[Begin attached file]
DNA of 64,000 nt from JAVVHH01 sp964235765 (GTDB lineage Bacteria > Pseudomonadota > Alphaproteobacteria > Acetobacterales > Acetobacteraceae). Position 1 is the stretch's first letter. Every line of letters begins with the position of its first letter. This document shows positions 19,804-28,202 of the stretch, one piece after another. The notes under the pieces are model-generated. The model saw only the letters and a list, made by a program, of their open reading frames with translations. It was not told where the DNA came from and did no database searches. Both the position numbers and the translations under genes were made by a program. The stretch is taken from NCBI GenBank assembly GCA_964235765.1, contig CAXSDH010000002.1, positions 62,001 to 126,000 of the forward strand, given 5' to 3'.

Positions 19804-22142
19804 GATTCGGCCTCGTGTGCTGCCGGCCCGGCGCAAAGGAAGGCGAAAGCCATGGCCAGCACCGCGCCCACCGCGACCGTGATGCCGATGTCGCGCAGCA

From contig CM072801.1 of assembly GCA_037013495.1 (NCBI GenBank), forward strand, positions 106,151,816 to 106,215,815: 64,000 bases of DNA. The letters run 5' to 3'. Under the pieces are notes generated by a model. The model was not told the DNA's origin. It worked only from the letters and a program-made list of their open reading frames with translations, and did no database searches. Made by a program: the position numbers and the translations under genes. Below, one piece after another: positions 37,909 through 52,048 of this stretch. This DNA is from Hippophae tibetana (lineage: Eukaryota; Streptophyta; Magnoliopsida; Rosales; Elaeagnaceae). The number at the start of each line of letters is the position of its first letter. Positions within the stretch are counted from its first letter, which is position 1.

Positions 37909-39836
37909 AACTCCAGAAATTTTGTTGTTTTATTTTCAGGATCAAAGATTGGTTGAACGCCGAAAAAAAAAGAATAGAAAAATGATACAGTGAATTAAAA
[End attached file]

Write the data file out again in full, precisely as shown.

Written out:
DNA of 64,000 nt from JAVVHH01 sp964235765 (GTDB lineage Bacteria > Pseudomonadota > Alphaproteobacteria > Acetobacterales > Acetobacteraceae). Position 1 is the stretch's first letter. Every line of letters begins with the position of its first letter. This document shows positions 19,804-28,202 of the stretch, one piece after another. The notes under the pieces are model-generated. The model saw only the letters and a list, made by a program, of their open reading frames with translations. It was not told where the DNA came from and did no database searches. Both the position numbers and the translations under genes were made by a program. The stretch is taken from NCBI GenBank assembly GCA_964235765.1, contig CAXSDH010000002.1, positions 62,001 to 126,000 of the forward strand, given 5' to 3'.

Positions 19804-22142
19804 GATTCGGCCTCGTGTGCTGCCGGCCCGGCGCAAAGGAAGGCGAAAGCCATGGCCAGCACCGCGCCCACCGCGACCGTGATGCCGATGTCGCGCAGCA

From contig CM072801.1 of assembly GCA_037013495.1 (NCBI GenBank), forward strand, positions 106,151,816 to 106,215,815: 64,000 bases of DNA. The letters run 5' to 3'. Under the pieces are notes generated by a model. The model was not told the DNA's origin. It worked only from the letters and a program-made list of their open reading frames with translations, and did no database searches. Made by a program: the position numbers and the translations under genes. Below, one piece after another: positions 37,909 through 52,048 of this stretch. This DNA is from Hippophae tibetana (lineage: Eukaryota; Streptophyta; Magnoliopsida; Rosales; Elaeagnaceae). The number at the start of each line of letters is the position of its first letter. Positions within the stretch are counted from its first letter, which is position 1.

Positions 37909-39836
37909 AACTCCAGAAATTTTGTTGTTTTATTTTCAGGATCAAAGATTGGTTGAACGCCGAAAAAAAAAGAATAGAAAAATGATACAGTGAATTAAAA